Changing your change
I have often blogged about the need for being planful when it comes to change. Of course those that know my approach to plans’ also know that I look upon a culture change plan as a guide rather than a set of hard and fast rules.
This is because I know that when it comes to culture change you are constantly testing the mood of the organisation, seeking feedback, and generally working with what you have in front of you. In the case of culture change your plan will be constantly updated as you learn what worked, what the organisation responded to and of course as the culture begins to change, that in itself will mean that the way you work with the organisation begins to change.
Lets play that last part through again and expand on it. When you begin to engage with your organisation about a change in culture you will inevitably engage in a way that works at that time. If you don’t engage in a culturally appropriate way then it is likely that your people will not grasp the message that you are trying to convey. So for example if you have a very formal organisation with a lot of top down and you want to change to a more flexible organisation with less hierarchy it may seem appropriate to engage with them in a style that matches that flexible ideal doesn’t it?
But that wont work for a couple of reasons. Firstly, if your people are used to formal announcements and you decide to wander round and have casual chats they will see that you are having casual chats and wont see that you are announcing change: because thats not the way that ‘things are done around here’ (which is the simple definition of culture). Secondly, you don’t truly know what a ‘flexible’ culture will mean yet. You may have some ideas and you may think you know what you want, but once you start to engage your organisation in a new idea of culture you cannot be 100% sure what shape that ideal will take in reality. This means that if you say ‘this is how it is going to be from now on’ and you find a couple of months later that its not working then you aren’t going to look good.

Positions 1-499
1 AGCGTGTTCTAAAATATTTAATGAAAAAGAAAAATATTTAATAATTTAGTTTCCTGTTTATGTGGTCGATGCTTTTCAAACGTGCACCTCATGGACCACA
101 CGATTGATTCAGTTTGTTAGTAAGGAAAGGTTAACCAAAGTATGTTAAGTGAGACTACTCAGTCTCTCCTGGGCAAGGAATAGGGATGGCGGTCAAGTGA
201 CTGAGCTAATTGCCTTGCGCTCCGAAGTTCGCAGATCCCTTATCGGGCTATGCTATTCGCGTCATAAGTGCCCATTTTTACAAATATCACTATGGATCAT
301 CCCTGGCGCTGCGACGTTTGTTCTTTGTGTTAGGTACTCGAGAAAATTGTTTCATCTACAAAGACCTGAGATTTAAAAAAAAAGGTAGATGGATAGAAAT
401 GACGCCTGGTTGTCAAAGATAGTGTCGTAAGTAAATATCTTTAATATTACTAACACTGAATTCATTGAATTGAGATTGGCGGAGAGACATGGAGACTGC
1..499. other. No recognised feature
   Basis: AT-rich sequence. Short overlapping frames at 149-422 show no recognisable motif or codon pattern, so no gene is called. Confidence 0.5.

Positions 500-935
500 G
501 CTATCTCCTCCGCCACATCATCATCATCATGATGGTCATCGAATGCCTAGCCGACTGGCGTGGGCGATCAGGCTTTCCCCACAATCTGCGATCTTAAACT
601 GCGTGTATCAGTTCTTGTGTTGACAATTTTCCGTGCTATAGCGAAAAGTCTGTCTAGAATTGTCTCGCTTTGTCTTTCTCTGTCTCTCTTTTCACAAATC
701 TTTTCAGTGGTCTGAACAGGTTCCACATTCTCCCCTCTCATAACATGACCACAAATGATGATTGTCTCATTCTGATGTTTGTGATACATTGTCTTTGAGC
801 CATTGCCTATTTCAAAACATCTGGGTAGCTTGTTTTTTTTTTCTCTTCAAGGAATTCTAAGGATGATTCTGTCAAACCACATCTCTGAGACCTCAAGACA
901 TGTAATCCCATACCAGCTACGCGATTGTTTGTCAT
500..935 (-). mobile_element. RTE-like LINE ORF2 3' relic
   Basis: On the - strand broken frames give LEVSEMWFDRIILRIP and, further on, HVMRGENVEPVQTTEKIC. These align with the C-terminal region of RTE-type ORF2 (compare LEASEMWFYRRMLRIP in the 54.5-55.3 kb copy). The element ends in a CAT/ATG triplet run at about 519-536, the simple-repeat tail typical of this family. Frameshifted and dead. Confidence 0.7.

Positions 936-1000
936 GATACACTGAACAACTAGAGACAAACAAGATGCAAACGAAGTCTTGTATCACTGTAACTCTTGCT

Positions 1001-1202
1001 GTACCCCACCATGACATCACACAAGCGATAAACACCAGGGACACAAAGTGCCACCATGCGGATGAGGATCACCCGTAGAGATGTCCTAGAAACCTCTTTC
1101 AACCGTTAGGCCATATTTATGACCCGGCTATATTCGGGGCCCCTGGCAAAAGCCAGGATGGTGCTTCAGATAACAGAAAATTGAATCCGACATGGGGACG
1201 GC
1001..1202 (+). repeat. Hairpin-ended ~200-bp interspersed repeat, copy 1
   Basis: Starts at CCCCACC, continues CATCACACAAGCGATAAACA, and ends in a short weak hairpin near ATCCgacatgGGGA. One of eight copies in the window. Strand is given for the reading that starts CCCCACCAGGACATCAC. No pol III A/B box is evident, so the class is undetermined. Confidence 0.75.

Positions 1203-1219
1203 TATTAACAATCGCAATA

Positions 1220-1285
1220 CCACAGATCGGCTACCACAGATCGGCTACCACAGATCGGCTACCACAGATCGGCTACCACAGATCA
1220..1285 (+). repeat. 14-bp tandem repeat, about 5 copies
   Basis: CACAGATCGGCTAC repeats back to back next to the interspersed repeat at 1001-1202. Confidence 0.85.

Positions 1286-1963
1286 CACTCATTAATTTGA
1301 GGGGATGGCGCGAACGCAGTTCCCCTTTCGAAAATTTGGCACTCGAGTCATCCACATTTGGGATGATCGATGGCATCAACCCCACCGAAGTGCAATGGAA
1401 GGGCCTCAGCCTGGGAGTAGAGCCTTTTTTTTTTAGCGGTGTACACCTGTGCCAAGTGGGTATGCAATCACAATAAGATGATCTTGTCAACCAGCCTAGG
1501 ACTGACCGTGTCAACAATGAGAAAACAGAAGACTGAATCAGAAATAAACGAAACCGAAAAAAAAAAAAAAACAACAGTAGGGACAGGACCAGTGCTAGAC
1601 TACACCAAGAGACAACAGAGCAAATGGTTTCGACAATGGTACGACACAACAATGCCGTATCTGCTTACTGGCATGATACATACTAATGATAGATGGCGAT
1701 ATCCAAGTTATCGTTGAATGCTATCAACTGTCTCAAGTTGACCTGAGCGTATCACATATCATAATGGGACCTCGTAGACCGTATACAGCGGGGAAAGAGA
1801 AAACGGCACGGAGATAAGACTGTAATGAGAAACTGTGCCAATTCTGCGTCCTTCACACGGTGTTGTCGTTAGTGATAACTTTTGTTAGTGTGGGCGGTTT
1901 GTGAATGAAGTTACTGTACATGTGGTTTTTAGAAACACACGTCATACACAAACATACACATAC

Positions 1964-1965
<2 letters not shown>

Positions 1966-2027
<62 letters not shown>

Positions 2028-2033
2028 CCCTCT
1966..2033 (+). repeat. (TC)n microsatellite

This means that you start by engaging in a way that works at the time, but make it clear that this is not what you are looking for in the future ( a perfect way to initiate a change in culture is to hold up the now and say this is not what you want). You engage people in the idea of the culture before the reality of the culture (Unless you are a dictator and we’ve explored that theme before).
As your culture change programme roles out you will then begin to engage in more and more ‘flexible’ ways if flexibility is the theme of your culture change. You will be learning what flexibility means for your business and re-defining it on a day to day basis. You will be engaging with ideas from your people, many of whom will have some great insights into what they need from you in a ‘flexible culture’.If you aren’t then you are not being flexible!
One of the tests that I suggest to my clients is to constantly ask themselves if the new process, new approach, new system, communication etc is in line with their proposed ‘vision’ and ‘culture’. By constantly testing how you do things, you keep your culture change intentions top of mind, but also you are ensuring that the current reality doesn’t stay that way by accident and habit.
Culture change is best seen as a journey, so treat your plan as a road map that is changing and learning as you and your people are.